07/20/2008 11:00PM

Newcomer makes good first impression


So, what has Brown done for you? Plenty, if you have been paying attention from the start.

It's hard to imagine how Bruce Brown could have broken from the gate any faster than he did at Aqueduct last winter, when the 31-year-old trainer hung up his shingle at the inner-track meet and promptly saddled four winners and five runner-up finishers from his first 13 starters.

From his 79 starters this year through mid-July, Brown had a sparkling 19-13-10 record that translated to a win rate of 24 percent, and in-the-money finishes more than half the time. Among those totals was a mark of 8-4-4 from 30 starters at Belmont's recently concluded meet.

Brown's return on investment from all starters in 2008 is comfortably in the black at $2.47.

"I couldn't have ever imagined getting off to this kind of start," Brown said. "It puts a little more pressure on you to try and keep it going. But I have some great owners, and we've run some good horses in the right spots."

Brown, whose father-in-law is retired trainer William Terrill, worked as an assistant trainer for two-time Monmouth Park titlist Tim Hills for more than six years, helping to develop stakes horses such as Sans the Shadow, Toll Taker, and Mooji Moo, a 17-1 upset winner of the Sunshine Millions Filly and Mare Sprint.

"It was a really great experience," Brown said. "Tim had so many horses at Monmouth, so I pretty much had full rein with the New York horses, though he was always there if I needed him."

When the racing shifted to Belmont Park, it didn't take long for Brown to show that his momentum had carried over across town. On May 22, he saddled two first-off-the-claim winners at odds of nearly 10-1. Rap Tale ran back 15 days after being haltered from a win against $25,000 restricted claimers, and won a starter allowance on the main track at $21.60. Later on the same card, Sly, who had been plucked from a runner-up finish in a $35,000 sprint restricted to nonwinners of two races, won a first-level allowance sprint on the turf and paid $21.80.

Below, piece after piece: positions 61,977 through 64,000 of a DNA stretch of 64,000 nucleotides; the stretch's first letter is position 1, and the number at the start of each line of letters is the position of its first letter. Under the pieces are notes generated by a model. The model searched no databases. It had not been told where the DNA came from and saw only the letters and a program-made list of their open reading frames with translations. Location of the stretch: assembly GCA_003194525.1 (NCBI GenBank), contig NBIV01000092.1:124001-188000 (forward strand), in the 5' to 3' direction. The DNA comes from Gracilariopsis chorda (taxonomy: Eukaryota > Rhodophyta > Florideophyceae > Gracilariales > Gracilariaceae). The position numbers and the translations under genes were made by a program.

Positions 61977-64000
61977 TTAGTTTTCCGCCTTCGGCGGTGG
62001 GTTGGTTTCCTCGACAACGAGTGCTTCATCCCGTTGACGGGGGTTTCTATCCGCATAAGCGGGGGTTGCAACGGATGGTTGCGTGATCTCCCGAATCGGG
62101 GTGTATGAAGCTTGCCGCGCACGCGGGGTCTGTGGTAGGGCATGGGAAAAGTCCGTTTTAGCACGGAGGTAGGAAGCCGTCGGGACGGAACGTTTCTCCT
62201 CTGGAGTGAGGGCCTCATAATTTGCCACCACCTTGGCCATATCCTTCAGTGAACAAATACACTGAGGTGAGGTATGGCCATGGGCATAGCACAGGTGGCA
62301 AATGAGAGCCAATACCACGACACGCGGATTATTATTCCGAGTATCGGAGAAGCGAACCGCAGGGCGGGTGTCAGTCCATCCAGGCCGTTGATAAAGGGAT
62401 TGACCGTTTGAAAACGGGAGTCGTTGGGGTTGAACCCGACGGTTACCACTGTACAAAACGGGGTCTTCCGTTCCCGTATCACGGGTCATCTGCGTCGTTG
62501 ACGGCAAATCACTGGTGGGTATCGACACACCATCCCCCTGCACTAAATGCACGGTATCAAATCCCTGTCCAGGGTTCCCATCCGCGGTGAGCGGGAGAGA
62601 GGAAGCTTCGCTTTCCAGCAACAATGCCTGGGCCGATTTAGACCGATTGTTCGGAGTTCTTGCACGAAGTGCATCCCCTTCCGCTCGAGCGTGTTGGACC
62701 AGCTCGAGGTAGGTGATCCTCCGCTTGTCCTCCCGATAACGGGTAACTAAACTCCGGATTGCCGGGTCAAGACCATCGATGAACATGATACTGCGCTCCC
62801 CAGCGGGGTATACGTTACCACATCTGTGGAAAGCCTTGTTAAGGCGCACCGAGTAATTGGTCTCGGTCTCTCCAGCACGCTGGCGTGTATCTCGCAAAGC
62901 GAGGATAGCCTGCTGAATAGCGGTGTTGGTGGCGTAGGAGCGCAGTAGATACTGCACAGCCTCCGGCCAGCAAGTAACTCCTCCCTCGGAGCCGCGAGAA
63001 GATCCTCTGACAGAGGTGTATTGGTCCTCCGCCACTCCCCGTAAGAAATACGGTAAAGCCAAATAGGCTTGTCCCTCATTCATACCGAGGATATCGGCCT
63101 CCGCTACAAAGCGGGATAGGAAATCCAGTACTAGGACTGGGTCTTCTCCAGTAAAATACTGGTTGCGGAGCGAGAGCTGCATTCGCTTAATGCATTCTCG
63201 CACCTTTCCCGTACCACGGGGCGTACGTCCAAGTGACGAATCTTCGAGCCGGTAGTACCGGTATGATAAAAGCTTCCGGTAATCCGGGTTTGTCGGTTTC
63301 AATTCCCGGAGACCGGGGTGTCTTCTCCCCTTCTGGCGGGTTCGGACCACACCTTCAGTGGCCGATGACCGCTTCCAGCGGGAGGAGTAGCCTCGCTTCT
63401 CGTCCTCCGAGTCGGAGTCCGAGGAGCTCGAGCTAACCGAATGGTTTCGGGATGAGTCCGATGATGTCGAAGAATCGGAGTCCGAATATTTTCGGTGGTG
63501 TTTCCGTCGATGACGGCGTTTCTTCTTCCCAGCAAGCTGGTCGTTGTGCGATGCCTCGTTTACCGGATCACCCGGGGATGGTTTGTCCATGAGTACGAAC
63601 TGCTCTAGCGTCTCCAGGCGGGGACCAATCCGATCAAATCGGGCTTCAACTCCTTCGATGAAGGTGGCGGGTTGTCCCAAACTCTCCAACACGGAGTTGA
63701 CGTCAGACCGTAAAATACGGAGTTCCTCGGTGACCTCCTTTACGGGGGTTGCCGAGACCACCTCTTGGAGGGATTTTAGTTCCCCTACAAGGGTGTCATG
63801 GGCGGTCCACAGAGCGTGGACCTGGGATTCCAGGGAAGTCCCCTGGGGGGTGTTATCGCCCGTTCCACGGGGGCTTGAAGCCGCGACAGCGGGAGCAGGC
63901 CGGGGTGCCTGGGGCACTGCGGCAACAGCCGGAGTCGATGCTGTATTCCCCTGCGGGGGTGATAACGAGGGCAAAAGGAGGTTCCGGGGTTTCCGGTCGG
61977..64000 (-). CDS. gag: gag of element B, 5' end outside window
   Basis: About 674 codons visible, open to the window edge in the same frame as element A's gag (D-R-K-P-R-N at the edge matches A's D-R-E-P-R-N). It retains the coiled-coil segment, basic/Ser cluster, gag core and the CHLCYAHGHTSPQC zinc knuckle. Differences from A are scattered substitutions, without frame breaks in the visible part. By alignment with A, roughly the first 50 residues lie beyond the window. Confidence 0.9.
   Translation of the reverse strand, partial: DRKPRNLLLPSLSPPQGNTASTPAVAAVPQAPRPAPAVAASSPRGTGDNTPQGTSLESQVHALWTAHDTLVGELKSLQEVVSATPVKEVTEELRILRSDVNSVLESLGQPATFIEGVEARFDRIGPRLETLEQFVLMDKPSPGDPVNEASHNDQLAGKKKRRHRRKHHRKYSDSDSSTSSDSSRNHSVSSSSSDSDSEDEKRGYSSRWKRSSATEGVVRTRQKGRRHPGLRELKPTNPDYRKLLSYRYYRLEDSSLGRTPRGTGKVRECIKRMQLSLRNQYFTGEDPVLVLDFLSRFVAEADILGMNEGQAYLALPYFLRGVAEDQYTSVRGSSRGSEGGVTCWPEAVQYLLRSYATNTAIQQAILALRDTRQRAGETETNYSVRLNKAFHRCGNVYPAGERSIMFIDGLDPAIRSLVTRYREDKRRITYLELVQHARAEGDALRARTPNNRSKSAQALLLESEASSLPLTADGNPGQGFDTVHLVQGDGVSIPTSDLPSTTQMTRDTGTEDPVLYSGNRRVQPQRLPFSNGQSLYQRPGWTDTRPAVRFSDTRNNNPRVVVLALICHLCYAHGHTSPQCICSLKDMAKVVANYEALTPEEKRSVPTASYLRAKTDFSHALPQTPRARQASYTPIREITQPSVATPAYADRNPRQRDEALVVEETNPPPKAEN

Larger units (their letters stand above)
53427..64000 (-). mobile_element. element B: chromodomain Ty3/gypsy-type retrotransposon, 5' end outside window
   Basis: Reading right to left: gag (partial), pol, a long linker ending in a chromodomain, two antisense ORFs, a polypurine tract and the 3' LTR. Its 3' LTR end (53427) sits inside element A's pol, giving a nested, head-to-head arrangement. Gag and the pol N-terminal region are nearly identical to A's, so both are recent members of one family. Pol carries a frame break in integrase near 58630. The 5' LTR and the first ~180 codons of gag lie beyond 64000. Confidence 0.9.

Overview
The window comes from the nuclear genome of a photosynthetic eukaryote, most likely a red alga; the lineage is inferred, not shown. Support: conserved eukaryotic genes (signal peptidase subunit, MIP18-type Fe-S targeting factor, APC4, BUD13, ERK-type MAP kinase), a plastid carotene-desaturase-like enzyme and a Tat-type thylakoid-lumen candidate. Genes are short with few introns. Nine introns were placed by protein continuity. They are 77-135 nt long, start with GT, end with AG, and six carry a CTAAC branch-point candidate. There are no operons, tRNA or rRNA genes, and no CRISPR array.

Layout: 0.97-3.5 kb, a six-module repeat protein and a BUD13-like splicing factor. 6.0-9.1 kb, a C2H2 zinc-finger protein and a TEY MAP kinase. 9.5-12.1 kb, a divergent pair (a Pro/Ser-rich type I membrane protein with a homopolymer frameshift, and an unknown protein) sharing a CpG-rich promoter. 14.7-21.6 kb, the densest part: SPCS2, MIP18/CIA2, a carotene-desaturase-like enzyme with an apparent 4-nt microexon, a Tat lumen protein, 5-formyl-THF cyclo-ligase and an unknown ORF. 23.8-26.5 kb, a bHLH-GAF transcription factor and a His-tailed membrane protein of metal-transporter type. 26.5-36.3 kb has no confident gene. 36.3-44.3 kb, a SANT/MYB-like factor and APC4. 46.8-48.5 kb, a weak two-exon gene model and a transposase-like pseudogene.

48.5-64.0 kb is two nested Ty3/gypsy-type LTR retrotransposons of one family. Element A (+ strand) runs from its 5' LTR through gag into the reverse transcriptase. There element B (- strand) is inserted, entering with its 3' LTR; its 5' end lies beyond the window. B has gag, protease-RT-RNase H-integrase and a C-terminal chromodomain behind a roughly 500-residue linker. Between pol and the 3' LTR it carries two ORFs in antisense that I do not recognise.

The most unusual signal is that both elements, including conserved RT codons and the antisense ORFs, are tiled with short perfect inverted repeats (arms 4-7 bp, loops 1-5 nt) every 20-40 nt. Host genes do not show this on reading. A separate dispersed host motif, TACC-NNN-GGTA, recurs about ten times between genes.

"That was a good day," Brown recalled. "Rap Tale was the first horse for some new clients - it was a syndicate with a lot of people fairly new to racing, so that was a lot of fun."

Sly returned four weeks later to win again off a drop to nonwinners-of-three claiming company, and was claimed away.

"That kind of goes with the territory if you're running them where they can win," he said. "We've had our best luck with horses that still have conditions and options as to where they can run; that's what we look for."

From 19 applicable Trainer Form categories with at least five starters, Brown has posted a profitable ROI in 15, with newly acquired horses a particularly strong area. Two recently claimed horses to watch for are At Attention, who was second in a maiden turf sprint at Saratoga last summer, and Footloose Man, who split a field of restricted claimers most recently.

"There is a race for At Attention during the second week of the meet," Brown said. "We gelded Footloose Man soon after we got him, so he'll be more toward the end of Saratoga."

Brown's philosophy for Saratoga is one shared by horsemen and horseplayers alike: "Win one race, and go from there."